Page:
The South African playwright Athol Fugard had to deal with thoughts of abandoning his country in the last years of apartheid, and many of those issues are brought to life in Ensemble Theatre's Sorrows and Rejoicings. The deceptively simple premise is that three women in Afrikaner poet Dawid Olivier's life have gathered, just after his funeral, at his home in the small town of Karoo. Sick with leukemia, Dawid had recently returned from his exile in London to spend his last days in his home on the veldt.
As it turns out, though, his wife Allison, an Englishwoman, and the black servant Marta have a lot in common. Dawid and Marta had an affair extending over many years, and it resulted in Rebecca, the 18-year-old woman who's also in the room. As Dawid is seen in flashback scenes, much is divulged about his past and his relationships with these women: Marta and Allison still quietly pine for him, while Rebecca harbors deep resentment. Indeed, she spends the first hour of this 90-minute work standing and glowering at her mother and Allison in silence.
Directed with a profound sense of stillness and compassion by Licia Colombi, Sorrows explores just how crippling the poet's exile became. Unable to publish or speak under the repressive regime of South Africa, Dawid fled to London, where he met Allison. But without the creative fuel of his homeland, his writing "dried up and clotted like the blood in the veins of a dead man." So he turned to drink and, even though he has the passport to return, he's too ashamed to make the trip until death is imminent.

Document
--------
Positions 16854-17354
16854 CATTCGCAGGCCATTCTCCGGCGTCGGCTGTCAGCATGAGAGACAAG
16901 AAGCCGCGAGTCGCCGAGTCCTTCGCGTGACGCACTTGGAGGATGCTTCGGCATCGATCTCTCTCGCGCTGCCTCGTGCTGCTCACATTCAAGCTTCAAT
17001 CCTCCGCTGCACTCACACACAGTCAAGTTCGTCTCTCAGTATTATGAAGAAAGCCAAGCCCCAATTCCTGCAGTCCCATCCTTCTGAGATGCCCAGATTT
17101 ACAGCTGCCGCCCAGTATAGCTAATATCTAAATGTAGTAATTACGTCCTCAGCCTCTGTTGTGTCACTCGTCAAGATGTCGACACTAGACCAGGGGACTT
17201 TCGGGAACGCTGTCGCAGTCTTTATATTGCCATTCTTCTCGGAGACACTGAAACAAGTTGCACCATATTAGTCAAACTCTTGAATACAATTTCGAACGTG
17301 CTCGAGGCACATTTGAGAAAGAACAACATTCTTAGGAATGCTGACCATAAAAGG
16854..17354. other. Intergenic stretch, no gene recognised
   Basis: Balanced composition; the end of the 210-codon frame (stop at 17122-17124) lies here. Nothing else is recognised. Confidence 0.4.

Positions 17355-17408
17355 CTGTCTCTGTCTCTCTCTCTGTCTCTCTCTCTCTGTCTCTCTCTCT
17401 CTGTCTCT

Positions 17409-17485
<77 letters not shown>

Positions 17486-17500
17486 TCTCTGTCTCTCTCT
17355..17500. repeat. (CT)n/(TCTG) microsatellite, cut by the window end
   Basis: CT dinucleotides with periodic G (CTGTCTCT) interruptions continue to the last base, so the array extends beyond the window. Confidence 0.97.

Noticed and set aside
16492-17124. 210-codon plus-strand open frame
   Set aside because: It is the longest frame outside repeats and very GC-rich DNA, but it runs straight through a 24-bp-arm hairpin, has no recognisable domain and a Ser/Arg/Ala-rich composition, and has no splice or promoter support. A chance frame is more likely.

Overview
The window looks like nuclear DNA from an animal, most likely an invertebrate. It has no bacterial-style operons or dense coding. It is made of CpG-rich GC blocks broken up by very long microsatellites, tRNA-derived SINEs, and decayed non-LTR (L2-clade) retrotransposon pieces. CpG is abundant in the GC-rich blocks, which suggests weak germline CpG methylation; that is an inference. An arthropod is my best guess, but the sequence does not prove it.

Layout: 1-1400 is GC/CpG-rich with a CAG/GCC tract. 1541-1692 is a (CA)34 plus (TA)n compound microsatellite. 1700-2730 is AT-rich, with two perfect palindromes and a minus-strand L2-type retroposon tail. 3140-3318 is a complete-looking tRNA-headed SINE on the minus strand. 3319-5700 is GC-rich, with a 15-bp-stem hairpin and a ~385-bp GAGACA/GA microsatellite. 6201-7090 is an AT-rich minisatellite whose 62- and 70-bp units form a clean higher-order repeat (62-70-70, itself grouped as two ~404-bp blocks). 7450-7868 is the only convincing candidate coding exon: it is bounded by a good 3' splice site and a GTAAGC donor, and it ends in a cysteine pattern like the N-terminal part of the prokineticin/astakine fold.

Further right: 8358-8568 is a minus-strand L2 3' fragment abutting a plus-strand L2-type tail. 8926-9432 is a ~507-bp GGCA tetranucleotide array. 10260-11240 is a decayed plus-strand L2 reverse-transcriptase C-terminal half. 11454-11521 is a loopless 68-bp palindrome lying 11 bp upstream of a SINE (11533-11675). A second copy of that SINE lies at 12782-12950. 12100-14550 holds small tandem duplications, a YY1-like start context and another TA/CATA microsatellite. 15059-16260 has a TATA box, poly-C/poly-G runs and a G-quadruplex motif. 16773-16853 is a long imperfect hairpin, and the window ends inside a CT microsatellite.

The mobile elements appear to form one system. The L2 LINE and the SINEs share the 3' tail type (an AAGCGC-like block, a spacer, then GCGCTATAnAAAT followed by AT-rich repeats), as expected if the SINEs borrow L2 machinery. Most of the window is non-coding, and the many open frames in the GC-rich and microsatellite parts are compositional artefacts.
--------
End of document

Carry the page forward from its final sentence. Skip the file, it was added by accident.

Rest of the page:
Marta and Allison get on surprisingly well, once they get past their initial awkwardness. But the play truly comes alive when Rebecca finally lashes out at her mother for forcing her to deny that Dawid was her father and for obsequiously polishing her lover's furniture with her tears.
Ensemble's potent cast includes Robert Hawkes as a thoroughly believable Dawid, appearing at various stages of the man's life and making each era ring true. His scene with Allison (a prim but proud Elizabeth Townsend), drunkenly lamenting his inability to catch even one housefly in dreary London, when they abounded in his hometown, perfectly captures the man's lonely detachment from his geography, his muse.
Also excellent are Renee Matthews-Jackson as the volatile Rebecca and Sonia Bishop as the long-suffering Marta. Even though Bishop could put more passion into the remembered moments, this is a play that pulses with the humanity of loves lost and no longer recoverable.
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